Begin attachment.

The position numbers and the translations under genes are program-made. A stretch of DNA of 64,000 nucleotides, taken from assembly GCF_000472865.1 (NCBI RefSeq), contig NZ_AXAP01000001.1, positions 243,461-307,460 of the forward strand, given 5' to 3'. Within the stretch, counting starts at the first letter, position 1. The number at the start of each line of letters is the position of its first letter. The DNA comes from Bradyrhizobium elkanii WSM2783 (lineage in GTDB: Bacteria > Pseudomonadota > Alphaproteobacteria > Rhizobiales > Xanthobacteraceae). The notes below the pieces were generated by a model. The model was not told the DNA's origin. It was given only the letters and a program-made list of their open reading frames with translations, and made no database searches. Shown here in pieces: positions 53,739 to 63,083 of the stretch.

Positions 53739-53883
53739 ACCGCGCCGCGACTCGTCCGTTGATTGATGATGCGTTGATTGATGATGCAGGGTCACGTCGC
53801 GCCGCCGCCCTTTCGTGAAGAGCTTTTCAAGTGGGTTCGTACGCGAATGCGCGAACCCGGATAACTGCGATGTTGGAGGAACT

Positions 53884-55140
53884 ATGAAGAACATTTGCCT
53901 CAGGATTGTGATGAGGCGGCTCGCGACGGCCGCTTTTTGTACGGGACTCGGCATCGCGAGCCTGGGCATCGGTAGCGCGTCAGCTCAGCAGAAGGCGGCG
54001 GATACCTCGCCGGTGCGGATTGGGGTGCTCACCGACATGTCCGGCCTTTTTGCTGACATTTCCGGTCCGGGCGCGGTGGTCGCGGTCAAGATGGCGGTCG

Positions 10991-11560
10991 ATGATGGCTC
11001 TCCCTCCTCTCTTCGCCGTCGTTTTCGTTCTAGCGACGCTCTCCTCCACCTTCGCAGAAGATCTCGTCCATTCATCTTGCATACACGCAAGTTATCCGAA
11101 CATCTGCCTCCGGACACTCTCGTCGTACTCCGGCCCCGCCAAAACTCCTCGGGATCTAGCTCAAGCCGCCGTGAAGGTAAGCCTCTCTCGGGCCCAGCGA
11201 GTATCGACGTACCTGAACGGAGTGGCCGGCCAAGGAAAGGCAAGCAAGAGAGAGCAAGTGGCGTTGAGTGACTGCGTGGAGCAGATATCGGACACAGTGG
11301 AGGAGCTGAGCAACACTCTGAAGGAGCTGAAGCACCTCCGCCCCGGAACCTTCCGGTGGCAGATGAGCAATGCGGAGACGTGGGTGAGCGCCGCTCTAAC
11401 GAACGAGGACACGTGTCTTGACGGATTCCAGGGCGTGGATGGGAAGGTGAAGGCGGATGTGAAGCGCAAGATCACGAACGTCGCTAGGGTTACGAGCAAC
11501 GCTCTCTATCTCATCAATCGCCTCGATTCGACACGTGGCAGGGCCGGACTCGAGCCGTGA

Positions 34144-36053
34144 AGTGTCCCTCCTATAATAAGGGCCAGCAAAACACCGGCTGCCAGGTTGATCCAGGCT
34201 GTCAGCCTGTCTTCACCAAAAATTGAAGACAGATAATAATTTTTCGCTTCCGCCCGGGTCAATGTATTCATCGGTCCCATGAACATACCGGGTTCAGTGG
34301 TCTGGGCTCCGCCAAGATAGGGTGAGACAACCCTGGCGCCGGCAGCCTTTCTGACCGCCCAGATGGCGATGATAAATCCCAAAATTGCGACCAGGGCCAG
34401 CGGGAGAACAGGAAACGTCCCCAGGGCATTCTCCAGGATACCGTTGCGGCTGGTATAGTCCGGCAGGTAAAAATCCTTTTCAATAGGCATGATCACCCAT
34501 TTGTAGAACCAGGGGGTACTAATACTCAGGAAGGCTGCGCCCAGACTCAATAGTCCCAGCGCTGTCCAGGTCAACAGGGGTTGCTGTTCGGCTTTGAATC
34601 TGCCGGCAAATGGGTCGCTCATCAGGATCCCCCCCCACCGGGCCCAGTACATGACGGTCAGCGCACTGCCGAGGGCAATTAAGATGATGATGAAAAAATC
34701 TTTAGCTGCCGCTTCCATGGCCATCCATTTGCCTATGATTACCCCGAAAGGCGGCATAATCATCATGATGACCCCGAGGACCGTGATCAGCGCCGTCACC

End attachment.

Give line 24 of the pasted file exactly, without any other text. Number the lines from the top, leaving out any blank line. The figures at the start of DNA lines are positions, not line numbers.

34701 TTTAGCTGCCGCTTCCATGGCCATCCATTTGCCTATGATTACCCCGAAAGGCGGCATAATCATCATGATGACCCCGAGGACCGTGATCAGCGCCGTCACC